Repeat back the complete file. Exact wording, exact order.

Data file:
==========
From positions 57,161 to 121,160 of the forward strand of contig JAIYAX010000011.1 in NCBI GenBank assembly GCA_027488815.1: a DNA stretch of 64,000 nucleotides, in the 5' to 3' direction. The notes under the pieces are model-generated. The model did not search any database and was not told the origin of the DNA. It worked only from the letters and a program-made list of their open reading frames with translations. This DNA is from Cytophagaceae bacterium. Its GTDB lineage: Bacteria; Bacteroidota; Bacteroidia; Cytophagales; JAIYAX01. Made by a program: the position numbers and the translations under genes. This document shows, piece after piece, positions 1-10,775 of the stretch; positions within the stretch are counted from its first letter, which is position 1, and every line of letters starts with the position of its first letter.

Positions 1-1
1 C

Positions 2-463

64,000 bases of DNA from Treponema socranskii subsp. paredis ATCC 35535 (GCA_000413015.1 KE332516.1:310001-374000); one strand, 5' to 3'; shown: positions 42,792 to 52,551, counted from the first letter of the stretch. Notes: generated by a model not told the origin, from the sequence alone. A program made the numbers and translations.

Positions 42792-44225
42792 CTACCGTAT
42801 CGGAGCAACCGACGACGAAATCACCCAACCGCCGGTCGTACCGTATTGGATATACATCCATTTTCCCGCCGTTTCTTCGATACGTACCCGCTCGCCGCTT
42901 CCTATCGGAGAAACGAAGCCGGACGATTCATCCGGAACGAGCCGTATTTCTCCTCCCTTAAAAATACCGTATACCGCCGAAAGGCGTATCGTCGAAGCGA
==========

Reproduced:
From positions 57,161 to 121,160 of the forward strand of contig JAIYAX010000011.1 in NCBI GenBank assembly GCA_027488815.1: a DNA stretch of 64,000 nucleotides, in the 5' to 3' direction. The notes under the pieces are model-generated. The model did not search any database and was not told the origin of the DNA. It worked only from the letters and a program-made list of their open reading frames with translations. This DNA is from Cytophagaceae bacterium. Its GTDB lineage: Bacteria; Bacteroidota; Bacteroidia; Cytophagales; JAIYAX01. Made by a program: the position numbers and the translations under genes. This document shows, piece after piece, positions 1-10,775 of the stretch; positions within the stretch are counted from its first letter, which is position 1, and every line of letters starts with the position of its first letter.

Positions 1-1
1 C

Positions 2-463

64,000 bases of DNA from Treponema socranskii subsp. paredis ATCC 35535 (GCA_000413015.1 KE332516.1:310001-374000); one strand, 5' to 3'; shown: positions 42,792 to 52,551, counted from the first letter of the stretch. Notes: generated by a model not told the origin, from the sequence alone. A program made the numbers and translations.

Positions 42792-44225
42792 CTACCGTAT
42801 CGGAGCAACCGACGACGAAATCACCCAACCGCCGGTCGTACCGTATTGGATATACATCCATTTTCCCGCCGTTTCTTCGATACGTACCCGCTCGCCGCTT
42901 CCTATCGGAGAAACGAAGCCGGACGATTCATCCGGAACGAGCCGTATTTCTCCTCCCTTAAAAATACCGTATACCGCCGAAAGGCGTATCGTCGAAGCGA